The good old days, when GM, Ford, and Chrysler made “real cars,” though they had lousy paint jobs and no air bags for safety and rear wheel drive for extra spinning in the snow and they poured lots of lead into the air. Nevertheless, the “Big 3” were titans and Detroit was still a powerhouse city with lots of people and prestige even throughout the tumultuous riots of ’67.

            American cars were exciting, were colorful and fun and dangerous, kind of like cell phone and Internet companies now…fast growing, with big security problems but changing fast. Today, new models of cell phones come out monthly like cars. Who can keep track of all the models and all the whiz-bang features? Our kids are so much more sophisticated and “in” than we are, as we “old clunkers” sit by the side of the road, watching the cars go by.

            Joey, who has been working for GM for over two decades as an engineer, had to tell me which models went by. A car connoisseur who knows alot about the history of cars, he waits along with thousands of others for announcements of their futures at GM. He can only guess if the “new GM” will be successful in its new structure, financed by the government and American tax dollars. Like the rest of Detroiters, he and the rest of us hope for the best, but who can be sure of anything these days?

            On my way to work, I pass by the empty GM building on Schoolcraft and Levan and the Ford Transmission plant further down Levan that had three cars in its parking lot a few days ago. These huge buildings, like so many in the Detroit area, are ghosts of glory days, when our area was thriving and cars were exciting and dangerous, before we worried about huge health care costs and didn’t think we’d ever need a phone to wear on our belts. We opened our real mail daily and couldn’t imagine hearing a noise from below and getting a text or email message on a phone immediately from a friend or cousin from another side of the country.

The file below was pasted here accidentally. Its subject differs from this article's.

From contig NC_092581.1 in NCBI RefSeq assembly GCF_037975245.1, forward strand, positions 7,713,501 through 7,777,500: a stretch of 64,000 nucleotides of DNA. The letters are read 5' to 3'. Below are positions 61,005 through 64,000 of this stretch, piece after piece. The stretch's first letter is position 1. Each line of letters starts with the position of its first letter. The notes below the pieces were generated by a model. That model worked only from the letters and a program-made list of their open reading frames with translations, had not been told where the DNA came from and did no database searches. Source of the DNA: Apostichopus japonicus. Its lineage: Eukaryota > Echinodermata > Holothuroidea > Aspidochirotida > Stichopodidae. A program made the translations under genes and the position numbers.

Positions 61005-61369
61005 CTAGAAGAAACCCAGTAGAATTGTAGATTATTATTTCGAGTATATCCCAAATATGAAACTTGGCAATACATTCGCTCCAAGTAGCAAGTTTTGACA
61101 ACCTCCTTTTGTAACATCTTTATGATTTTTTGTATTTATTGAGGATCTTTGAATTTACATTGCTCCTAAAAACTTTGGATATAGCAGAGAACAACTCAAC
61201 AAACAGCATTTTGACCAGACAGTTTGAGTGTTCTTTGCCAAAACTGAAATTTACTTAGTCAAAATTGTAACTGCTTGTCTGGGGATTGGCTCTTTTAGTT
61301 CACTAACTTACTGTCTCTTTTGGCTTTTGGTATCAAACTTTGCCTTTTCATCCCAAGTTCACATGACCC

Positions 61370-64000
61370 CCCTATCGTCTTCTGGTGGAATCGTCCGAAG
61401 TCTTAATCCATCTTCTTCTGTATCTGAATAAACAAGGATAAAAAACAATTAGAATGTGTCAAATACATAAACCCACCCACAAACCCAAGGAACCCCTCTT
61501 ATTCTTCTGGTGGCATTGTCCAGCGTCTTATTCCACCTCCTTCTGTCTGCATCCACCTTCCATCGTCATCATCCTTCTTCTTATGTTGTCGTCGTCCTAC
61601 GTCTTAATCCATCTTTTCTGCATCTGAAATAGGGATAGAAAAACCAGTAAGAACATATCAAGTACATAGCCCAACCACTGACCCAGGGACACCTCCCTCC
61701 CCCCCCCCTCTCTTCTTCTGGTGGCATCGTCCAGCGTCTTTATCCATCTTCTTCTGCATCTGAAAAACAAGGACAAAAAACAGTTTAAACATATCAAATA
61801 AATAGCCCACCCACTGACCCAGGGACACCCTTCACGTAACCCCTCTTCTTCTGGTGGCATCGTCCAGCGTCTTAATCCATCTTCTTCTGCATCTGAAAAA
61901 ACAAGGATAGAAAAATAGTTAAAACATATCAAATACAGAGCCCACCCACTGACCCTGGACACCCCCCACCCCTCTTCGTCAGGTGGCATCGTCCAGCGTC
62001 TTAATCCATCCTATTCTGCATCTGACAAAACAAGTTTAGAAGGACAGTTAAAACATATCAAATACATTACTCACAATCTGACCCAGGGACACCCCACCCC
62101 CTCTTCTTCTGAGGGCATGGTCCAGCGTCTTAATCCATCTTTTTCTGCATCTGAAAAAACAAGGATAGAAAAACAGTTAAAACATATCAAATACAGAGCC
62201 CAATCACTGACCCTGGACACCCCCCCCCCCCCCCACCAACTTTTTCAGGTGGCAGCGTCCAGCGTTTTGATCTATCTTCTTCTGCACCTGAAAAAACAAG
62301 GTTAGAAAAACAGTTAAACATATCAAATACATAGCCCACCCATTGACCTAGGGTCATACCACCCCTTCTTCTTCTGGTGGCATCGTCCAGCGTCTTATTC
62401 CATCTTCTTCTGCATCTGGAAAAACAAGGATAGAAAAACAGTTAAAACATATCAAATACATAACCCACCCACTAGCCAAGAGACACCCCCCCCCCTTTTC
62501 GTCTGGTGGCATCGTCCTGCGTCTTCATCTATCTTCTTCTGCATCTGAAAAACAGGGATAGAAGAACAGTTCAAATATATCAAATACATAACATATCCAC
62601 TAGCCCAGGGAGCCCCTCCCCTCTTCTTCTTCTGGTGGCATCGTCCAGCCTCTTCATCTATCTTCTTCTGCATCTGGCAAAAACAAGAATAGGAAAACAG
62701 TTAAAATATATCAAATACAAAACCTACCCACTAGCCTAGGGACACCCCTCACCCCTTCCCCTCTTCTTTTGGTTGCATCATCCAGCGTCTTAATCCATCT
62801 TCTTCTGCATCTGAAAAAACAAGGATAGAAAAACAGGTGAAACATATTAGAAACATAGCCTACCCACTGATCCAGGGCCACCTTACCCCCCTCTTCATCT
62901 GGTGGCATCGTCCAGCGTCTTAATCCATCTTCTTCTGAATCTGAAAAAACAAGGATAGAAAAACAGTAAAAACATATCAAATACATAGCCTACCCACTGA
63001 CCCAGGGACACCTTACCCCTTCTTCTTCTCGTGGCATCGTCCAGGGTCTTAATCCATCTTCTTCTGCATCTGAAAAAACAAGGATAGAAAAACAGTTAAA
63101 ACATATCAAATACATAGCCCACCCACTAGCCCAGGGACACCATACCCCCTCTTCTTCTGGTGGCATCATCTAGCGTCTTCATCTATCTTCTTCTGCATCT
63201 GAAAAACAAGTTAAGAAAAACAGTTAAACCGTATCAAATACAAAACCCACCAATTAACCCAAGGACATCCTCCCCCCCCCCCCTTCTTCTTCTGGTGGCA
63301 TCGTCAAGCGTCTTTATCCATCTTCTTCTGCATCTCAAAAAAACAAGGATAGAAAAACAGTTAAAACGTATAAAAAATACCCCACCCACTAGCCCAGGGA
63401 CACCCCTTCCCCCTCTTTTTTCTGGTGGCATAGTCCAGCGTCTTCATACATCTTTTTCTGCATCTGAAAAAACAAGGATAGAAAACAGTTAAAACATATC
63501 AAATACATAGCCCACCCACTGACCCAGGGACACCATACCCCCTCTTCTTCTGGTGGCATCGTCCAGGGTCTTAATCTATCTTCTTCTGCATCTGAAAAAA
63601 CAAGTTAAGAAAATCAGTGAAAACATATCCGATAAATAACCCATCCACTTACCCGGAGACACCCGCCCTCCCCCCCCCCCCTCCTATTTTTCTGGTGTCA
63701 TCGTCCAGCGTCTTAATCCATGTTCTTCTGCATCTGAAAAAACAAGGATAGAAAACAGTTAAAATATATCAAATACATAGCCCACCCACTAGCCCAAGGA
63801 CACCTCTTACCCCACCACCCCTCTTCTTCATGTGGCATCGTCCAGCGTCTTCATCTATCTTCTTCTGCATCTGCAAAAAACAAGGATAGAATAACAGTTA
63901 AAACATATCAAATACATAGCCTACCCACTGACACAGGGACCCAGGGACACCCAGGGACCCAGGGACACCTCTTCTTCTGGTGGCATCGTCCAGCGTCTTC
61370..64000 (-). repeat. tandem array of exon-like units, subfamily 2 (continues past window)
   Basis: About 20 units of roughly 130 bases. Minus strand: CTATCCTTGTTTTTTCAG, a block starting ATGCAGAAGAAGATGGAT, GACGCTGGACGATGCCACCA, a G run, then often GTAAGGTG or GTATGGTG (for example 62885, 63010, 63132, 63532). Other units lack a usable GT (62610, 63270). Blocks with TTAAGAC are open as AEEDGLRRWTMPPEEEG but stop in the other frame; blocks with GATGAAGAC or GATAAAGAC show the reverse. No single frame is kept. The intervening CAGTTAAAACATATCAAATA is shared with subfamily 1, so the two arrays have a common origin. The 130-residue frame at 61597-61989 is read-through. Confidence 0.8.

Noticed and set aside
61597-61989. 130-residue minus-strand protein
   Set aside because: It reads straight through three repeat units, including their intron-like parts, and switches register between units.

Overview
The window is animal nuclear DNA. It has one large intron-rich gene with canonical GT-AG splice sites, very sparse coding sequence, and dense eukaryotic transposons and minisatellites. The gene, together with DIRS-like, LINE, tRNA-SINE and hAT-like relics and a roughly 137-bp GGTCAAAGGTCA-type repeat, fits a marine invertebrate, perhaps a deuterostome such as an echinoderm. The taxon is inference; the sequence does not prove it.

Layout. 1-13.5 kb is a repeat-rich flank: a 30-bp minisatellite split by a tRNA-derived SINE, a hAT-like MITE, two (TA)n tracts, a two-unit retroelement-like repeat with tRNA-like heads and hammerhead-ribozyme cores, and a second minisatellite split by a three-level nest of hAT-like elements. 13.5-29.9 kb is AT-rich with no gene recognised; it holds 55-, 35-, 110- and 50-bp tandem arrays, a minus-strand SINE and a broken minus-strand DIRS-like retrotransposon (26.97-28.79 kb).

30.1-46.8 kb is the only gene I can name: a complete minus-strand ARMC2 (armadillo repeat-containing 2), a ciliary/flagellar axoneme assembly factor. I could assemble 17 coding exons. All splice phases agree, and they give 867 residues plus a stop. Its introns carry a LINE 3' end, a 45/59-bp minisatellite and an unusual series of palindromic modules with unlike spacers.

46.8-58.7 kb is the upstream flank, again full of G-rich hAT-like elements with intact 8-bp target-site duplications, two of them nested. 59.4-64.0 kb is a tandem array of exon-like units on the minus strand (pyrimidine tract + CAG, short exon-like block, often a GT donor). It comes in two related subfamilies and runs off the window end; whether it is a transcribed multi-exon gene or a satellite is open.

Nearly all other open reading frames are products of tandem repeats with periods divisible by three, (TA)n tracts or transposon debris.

We came home and watched TV and laughed at Mr. Know-It-All, learned history from Peabody and Sherman and got our fairy tales “fractured” and then thought about the Cold War with the Soviet Union. I couldn’t tell where Iraq and Afghanistan were on the map, let alone imagine any American there. I laughed at bad guys like Boris Badanoff and Natasha Fatale and cheered Dudley-Do-Right and Captain Peter “Wrongway” Peachfuzz, who (thanks to Wikipedia,) was captain of the S.S. Guppy.